Prior strains of flu viruses in recent years were variants of the Panama strain, that’s why the infection specialists decided in the beginning of 2003 to suggest a Panama strain type vaccine to be used for protection for this flu winter season. However, 70% of the cases tested in Canada by the end of November turned out to be influenza type A/Fujian,full name A/Fujian/411/2002(H3N2), different from type A/Panama, full name A/Panama/2007/99(H3N2), according to Dr. Theresa Tam. She is a specialist in the division of respiratory diseases at the Health Canada Centre for Infectious Disease Prevention and Control. Similar observations regarding a shift from the type a/Panama to the type A/Fujian strain of the flu virus has also been reported in the US and in Europe. It appears that those who have been vaccinated with the type A/Panama vaccine have had partial protection from this new flu as some of the flu virus characterisitics (e.g. the H3N2 determinants) are the same.

Dr. Tam mentioned that the recent deaths in children from the flu in the US, England and Canada would likely be explained by the fact that in the last 3 years there have not been any H3 type flus and the flus that did circulate were relatively mild. This means that children have not developed enough background resistance to fight a flu when it comes. Most adults have background resistance, but older people are loosing some of the resistance due to aging. Dr. Tam explained that not too many children have had the flu vaccination. One would expect that children are most vulnerable for the flu and this explains why these deaths would have occurred.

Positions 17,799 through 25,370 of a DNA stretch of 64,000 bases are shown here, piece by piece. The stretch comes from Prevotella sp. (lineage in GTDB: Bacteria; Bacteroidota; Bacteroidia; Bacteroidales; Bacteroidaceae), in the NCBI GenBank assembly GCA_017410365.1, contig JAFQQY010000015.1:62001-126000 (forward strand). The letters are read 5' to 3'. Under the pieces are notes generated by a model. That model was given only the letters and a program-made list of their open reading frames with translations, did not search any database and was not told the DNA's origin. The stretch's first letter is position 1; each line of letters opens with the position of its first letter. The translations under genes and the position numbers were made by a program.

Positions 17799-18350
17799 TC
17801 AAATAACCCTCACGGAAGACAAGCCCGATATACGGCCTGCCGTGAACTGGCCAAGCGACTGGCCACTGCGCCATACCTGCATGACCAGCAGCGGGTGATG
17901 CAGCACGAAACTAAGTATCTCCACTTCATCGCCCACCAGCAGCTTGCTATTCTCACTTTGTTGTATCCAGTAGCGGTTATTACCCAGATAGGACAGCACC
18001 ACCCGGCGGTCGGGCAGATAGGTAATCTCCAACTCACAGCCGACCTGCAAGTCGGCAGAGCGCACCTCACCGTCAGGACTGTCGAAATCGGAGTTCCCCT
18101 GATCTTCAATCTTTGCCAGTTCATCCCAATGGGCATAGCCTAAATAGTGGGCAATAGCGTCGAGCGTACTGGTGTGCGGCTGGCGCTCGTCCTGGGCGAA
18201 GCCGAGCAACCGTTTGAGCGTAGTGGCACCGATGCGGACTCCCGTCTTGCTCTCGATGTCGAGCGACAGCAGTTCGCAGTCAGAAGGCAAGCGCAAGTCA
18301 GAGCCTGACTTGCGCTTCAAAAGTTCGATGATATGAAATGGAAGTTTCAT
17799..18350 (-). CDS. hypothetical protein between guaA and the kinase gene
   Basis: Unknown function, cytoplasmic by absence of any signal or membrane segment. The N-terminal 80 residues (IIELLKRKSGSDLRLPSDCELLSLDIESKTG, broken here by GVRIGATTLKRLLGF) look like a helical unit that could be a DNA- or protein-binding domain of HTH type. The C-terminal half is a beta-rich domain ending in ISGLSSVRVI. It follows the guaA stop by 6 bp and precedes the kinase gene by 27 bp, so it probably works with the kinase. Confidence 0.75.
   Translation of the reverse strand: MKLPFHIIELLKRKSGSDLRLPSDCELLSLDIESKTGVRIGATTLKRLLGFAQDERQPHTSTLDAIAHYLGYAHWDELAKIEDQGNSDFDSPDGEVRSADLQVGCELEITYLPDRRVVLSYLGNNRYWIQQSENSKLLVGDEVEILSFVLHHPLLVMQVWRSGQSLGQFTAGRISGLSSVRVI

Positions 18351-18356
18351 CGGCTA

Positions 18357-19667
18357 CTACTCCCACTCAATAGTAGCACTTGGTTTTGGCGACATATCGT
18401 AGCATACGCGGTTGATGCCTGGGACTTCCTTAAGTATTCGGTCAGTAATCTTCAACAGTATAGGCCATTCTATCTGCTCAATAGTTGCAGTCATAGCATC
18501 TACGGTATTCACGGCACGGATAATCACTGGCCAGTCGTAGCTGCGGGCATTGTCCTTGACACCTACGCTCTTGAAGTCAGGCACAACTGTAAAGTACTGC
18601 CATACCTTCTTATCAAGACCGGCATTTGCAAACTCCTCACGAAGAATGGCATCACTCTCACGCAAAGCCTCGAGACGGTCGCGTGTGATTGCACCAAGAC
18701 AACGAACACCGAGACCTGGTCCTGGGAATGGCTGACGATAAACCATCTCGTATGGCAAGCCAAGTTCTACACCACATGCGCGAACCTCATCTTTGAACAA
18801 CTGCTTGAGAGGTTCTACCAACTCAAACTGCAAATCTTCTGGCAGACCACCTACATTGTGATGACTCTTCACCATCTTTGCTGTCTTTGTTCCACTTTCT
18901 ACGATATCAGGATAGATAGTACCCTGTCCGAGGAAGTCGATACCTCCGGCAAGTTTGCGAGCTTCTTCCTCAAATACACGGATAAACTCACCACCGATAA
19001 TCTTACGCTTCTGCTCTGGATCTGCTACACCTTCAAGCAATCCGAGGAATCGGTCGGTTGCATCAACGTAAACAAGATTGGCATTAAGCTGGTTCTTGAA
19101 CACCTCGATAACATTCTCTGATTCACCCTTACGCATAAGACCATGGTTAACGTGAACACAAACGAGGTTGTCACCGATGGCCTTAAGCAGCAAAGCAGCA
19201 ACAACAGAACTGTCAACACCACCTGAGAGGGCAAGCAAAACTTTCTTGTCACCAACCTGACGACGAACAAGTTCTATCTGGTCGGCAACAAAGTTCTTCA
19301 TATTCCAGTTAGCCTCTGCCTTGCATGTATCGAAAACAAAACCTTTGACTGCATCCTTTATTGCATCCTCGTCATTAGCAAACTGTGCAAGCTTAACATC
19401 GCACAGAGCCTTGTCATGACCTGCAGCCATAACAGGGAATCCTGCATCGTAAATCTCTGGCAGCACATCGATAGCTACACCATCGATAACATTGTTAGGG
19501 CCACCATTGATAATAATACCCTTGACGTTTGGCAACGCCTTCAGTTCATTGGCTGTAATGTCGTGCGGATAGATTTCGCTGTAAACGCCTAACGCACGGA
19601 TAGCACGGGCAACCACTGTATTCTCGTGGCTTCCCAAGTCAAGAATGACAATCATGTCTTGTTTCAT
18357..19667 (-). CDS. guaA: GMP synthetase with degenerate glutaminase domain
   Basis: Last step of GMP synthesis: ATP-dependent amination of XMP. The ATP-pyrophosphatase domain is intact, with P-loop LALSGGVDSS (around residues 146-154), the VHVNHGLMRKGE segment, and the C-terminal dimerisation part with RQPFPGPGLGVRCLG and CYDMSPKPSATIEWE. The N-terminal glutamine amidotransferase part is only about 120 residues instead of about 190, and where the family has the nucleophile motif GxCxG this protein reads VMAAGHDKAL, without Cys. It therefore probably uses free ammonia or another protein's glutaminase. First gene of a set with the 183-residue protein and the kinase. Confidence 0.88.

Flu Season Not Over Yet

Flu Season Not Over Yet

Production of flu vaccines that protect from flus: One of the problems with getting the best match for an upcoming flu season is the lag period between the decision to produce a certain type of flu vaccine and the mass production of the vaccine to serve a world population. This can take 6 to 8 months. A new technique of vaccine production is being investigated, called “reverse genetics”, where the lag period may only be a few weeks.

Dr. Webster, an infectious disease specialist at the St. Jude Children’s Research Hospital in Memphis, has produced a vaccine with this method against an avian flu with the characteristics H5N1(different from the others mentioned above). This is an older flu transmitted by birds that has resurfaced earlier in 2003 again. However, this vaccine that has been produced in cell culture and not in egg cultures, has only been tested in animal models, not in humans yet. Both Dr. Webster and Dr. Tam agree that human trials under FDA guidelines are needed to test these newer vaccines utilizing reverse genetics. Regulatory and patent issues need to be settled for this to happen.

Use of antiviral drugs: Another issue is that type A influenza can be treated with antiviral antibiotics, but every flu season these types of drugs tend to run short. Each country should have a national stockpile of these antiviral drugs (such as Tamiflu) so that enough stock is available in case of a serious epidemic where the vaccine may not fit the flu strain that comes around. This is not happening at the present.

What is needed is that international discussions take place through the Global Health Security Network (right now consisting of the G7 countries and Mexico), Dr.Tam said.

Conclusion: The flu season has started early this season. Many people have died because of a lack of vaccination. Some of those who were vaccinated against the flu may have caught the flu as the fit this year with regard to the vaccine was not the best. However, they likely survived the flu, whereas those who did not have the vaccine were more likely to have experienced the flu more severely and some of these have died. It is not too late to get the flu vaccine before the spring season. Typically there is another peak of the flu between February and April.

Based in part on The Medical Post, Dec.9, 2003 (p.1 and 73).

Last edited December 8, 2012